Early accretion of water in the inner solar system from a carbonaceous chondrite–like source

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Science  31 Oct 2014:
Vol. 346, Issue 6209, pp. 623-626
DOI: 10.1126/science.1256717

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History recorded in asteroid's water

Astronomers know that interstellar water is abundantly available to young planetary systems—our blue planet collected (or accreted) plenty of it. Still, the details of water's movement in the inner solar system are elusive. Sarafian et al. measured water isotopes in meteorite samples from the asteroid Vesta for clues to the timing of water accretion. Their samples have the same isotopic fingerprint of volatiles as both Earth and carbonaceous chondrites, some of the most primitive meteorites. The findings suggest that Earth received most of its water relatively early from chondrite-like bodies.

Science, this issue p. 623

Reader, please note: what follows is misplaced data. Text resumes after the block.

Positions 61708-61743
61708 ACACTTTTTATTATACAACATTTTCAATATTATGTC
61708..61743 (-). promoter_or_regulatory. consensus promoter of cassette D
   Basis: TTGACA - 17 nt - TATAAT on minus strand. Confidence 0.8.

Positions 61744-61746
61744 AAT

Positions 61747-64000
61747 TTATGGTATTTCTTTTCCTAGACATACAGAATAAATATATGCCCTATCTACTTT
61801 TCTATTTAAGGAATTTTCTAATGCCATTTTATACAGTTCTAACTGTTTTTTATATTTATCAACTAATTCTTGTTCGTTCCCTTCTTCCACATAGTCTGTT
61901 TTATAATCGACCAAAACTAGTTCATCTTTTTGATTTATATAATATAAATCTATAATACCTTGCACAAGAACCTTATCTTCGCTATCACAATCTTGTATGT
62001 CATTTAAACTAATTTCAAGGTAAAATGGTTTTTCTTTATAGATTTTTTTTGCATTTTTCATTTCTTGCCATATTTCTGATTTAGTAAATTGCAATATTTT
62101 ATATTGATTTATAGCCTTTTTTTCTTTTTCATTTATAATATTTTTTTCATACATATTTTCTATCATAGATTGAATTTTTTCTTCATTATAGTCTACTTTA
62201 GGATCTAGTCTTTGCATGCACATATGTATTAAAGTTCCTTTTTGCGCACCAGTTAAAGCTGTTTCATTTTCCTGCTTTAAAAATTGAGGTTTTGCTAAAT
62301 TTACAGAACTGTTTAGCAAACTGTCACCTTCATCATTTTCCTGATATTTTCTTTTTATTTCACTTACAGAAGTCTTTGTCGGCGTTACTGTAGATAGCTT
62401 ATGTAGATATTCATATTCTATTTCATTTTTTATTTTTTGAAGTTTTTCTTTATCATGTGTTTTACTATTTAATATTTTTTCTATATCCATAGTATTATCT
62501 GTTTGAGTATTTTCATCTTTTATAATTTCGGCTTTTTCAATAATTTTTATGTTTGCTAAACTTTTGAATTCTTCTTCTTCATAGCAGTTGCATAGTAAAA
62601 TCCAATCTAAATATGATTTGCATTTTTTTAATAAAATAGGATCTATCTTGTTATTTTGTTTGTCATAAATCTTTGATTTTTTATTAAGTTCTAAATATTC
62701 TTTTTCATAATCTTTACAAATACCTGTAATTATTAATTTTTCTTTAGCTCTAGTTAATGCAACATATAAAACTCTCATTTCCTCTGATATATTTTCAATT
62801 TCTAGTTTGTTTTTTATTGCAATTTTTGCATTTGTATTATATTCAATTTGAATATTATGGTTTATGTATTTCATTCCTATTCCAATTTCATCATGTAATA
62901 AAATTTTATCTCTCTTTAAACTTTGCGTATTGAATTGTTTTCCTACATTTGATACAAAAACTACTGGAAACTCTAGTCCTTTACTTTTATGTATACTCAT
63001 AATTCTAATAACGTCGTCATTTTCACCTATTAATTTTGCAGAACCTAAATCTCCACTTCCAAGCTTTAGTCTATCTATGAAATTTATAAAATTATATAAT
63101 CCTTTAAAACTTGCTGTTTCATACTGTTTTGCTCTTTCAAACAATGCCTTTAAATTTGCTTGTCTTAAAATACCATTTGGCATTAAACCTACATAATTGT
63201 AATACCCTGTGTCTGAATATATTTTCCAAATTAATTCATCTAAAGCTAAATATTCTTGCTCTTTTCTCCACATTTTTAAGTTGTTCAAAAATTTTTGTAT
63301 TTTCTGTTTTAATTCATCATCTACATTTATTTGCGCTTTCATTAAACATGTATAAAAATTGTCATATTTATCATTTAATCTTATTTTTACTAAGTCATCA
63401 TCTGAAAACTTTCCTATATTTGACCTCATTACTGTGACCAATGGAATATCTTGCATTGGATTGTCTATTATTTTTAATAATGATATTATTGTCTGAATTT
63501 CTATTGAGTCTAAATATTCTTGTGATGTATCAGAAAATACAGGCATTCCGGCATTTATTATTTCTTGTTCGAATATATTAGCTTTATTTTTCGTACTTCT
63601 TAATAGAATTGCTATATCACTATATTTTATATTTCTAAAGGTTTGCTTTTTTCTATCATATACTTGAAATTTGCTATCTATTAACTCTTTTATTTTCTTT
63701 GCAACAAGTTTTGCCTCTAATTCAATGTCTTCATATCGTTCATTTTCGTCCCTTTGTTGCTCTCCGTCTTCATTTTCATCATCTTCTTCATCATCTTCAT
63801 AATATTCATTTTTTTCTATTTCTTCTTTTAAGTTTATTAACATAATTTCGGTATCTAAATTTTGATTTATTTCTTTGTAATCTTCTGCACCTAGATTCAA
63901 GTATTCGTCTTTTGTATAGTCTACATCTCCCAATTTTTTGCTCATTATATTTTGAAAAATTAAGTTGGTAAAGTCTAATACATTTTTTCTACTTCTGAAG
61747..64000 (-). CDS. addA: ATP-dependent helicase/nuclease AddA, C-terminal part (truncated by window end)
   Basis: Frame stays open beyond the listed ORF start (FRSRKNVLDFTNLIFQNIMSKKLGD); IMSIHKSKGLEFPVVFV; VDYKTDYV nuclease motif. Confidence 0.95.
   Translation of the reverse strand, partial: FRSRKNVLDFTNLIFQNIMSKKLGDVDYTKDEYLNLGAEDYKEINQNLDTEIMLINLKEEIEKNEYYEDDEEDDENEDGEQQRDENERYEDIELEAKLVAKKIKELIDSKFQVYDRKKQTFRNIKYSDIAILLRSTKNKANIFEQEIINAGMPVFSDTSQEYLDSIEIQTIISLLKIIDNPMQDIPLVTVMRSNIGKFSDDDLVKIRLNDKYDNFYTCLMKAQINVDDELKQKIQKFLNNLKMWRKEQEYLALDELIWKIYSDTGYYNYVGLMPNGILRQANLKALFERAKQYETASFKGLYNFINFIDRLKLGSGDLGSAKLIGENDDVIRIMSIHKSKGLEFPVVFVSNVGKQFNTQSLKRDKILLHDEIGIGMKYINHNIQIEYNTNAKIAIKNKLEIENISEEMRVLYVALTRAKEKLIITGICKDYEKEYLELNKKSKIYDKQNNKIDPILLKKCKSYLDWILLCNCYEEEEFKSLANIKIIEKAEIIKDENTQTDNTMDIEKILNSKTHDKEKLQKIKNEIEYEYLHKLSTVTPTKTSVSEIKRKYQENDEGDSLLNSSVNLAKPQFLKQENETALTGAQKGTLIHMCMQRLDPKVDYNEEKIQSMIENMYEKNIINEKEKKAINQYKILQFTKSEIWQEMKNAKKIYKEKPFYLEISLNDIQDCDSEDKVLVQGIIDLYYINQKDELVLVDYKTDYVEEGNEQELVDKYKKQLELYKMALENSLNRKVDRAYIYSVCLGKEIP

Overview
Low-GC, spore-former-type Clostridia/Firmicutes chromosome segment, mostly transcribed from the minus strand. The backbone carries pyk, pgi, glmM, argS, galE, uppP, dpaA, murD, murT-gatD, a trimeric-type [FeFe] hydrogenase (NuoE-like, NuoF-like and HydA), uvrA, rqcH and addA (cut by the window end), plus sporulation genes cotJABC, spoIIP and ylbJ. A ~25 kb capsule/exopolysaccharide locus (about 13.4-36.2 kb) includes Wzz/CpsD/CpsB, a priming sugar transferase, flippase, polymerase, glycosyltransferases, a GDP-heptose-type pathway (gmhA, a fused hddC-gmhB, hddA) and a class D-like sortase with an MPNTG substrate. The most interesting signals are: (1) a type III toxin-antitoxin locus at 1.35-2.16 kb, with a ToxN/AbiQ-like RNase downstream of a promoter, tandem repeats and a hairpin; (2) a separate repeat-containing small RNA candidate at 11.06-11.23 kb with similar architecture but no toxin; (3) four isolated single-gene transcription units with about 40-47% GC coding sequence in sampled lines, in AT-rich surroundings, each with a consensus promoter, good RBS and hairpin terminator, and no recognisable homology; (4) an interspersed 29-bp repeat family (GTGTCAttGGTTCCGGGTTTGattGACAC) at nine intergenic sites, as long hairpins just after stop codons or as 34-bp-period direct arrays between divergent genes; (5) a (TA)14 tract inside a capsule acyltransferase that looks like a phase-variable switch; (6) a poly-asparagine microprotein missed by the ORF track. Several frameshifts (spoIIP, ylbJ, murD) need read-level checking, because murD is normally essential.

Determining the origin of water and the timing of its accretion within the inner solar system is important for understanding the dynamics of planet formation. The timing of water accretion to the inner solar system also has implications for how and when life emerged on Earth. We report in situ measurements of the hydrogen isotopic composition of the mineral apatite in eucrite meteorites, whose parent body is the main-belt asteroid 4 Vesta. These measurements sample one of the oldest hydrogen reservoirs in the solar system and show that Vesta contains the same hydrogen isotopic composition as that of carbonaceous chondrites. Taking into account the old ages of eucrite meteorites and their similarity to Earth’s isotopic ratios of hydrogen, carbon, and nitrogen, we demonstrate that these volatiles could have been added early to Earth, rather than gained during a late accretion event.

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